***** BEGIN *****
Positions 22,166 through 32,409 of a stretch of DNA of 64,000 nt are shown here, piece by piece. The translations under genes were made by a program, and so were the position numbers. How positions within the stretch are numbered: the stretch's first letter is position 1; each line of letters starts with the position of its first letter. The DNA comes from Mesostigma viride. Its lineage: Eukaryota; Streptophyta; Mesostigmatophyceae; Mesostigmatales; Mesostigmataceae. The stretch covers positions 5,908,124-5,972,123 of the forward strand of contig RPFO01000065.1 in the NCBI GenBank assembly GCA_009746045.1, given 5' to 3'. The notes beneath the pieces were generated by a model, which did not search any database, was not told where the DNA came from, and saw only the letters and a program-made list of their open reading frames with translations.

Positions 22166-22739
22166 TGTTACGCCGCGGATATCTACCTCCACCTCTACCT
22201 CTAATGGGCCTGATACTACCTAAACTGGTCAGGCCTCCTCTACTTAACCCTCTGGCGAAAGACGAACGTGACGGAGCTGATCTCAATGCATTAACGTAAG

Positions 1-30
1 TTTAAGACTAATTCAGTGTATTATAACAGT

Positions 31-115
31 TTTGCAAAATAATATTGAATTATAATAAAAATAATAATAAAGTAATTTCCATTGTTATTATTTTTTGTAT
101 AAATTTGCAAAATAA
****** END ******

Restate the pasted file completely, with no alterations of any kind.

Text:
Positions 22,166 through 32,409 of a stretch of DNA of 64,000 nt are shown here, piece by piece. The translations under genes were made by a program, and so were the position numbers. How positions within the stretch are numbered: the stretch's first letter is position 1; each line of letters starts with the position of its first letter. The DNA comes from Mesostigma viride. Its lineage: Eukaryota; Streptophyta; Mesostigmatophyceae; Mesostigmatales; Mesostigmataceae. The stretch covers positions 5,908,124-5,972,123 of the forward strand of contig RPFO01000065.1 in the NCBI GenBank assembly GCA_009746045.1, given 5' to 3'. The notes beneath the pieces were generated by a model, which did not search any database, was not told where the DNA came from, and saw only the letters and a program-made list of their open reading frames with translations.

Positions 22166-22739
22166 TGTTACGCCGCGGATATCTACCTCCACCTCTACCT
22201 CTAATGGGCCTGATACTACCTAAACTGGTCAGGCCTCCTCTACTTAACCCTCTGGCGAAAGACGAACGTGACGGAGCTGATCTCAATGCATTAACGTAAG

Positions 1-30
1 TTTAAGACTAATTCAGTGTATTATAACAGT

Positions 31-115
31 TTTGCAAAATAATATTGAATTATAATAAAAATAATAATAAAGTAATTTCCATTGTTATTATTTTTTGTAT
101 AAATTTGCAAAATAA